Last week, the Federal Trade Commission and the California attorney general filed suit in federal court [over the Solvay deal related to AndroGel], calling the deal illegal and anti-competitive. They said the companies had chosen to "collude rather than compete." The commission also noted that Solvay's "pay for delay" deal is far from unusual. Nearly half of all agreements between generics and brand-name manufacturers in 2006 and 2007 included payments in return for staying out of the market.
The FTC insists that such payments are illegal, but the law is not yet settled. The FTC has twice sought to persuade the Supreme Court to consider cases challenging pay-for-delay agreements, but both cases were turned away.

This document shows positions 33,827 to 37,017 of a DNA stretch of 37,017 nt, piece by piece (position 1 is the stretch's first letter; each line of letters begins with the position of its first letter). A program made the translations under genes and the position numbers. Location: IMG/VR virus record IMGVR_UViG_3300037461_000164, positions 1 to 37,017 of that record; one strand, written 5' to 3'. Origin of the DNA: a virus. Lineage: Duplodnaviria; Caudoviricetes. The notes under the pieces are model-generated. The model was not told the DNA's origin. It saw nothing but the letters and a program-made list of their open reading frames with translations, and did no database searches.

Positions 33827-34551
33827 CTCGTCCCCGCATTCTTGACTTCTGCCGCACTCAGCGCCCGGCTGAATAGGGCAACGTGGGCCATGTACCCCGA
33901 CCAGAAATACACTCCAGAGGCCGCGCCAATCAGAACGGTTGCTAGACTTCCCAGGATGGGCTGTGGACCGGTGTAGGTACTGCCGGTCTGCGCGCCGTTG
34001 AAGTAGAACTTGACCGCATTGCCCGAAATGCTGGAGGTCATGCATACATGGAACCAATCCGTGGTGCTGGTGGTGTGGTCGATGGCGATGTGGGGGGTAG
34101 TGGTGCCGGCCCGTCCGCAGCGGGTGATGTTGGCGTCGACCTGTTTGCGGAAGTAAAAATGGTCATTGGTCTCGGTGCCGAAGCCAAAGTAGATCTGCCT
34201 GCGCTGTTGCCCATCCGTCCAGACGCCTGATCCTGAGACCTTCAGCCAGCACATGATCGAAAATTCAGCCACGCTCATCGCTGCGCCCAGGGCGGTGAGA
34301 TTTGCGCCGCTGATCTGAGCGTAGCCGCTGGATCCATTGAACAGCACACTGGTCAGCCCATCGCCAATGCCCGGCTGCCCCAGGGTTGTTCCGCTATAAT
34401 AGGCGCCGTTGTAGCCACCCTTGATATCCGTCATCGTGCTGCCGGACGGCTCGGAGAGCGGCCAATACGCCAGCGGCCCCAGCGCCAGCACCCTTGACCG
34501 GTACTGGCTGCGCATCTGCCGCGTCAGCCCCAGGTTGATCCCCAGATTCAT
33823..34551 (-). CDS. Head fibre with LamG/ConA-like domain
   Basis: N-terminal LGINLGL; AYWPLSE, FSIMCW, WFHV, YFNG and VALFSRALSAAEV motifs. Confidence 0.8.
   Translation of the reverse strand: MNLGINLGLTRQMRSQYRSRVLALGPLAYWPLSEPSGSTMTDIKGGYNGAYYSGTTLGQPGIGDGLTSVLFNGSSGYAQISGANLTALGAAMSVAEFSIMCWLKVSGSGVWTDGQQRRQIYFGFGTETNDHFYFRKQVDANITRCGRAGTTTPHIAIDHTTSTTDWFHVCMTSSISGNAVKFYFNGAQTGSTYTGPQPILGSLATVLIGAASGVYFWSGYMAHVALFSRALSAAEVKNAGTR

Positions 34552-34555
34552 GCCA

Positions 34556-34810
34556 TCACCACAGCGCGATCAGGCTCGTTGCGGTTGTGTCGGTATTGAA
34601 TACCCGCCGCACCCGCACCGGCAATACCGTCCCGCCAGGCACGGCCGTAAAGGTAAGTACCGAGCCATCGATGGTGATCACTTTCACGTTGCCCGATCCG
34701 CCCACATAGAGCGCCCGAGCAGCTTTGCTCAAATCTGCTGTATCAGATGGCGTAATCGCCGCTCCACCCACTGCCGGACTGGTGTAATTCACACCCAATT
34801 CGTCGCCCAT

We agree with the commission that such deals are anti-competitive and bad for consumers. Sure, companies such as Solvay deserve patent protection (although Solvay long ago recouped its research-and-development costs). But society also has a strong interest in making sure that generic drugs become available as soon as legally appropriate. These competing interests must be weighed fairly and carefully, and a process is in place to do so under the Hatch-Waxman Act of 1984. At this point, there's little to be gained, at least for consumers, from backroom deals made by interested corporate parties.
However, one notes when it comes to hoodwinking California taxpayers, the LATimes and others are gung-ho on patent royalties.
On Hatch-Waxman, see also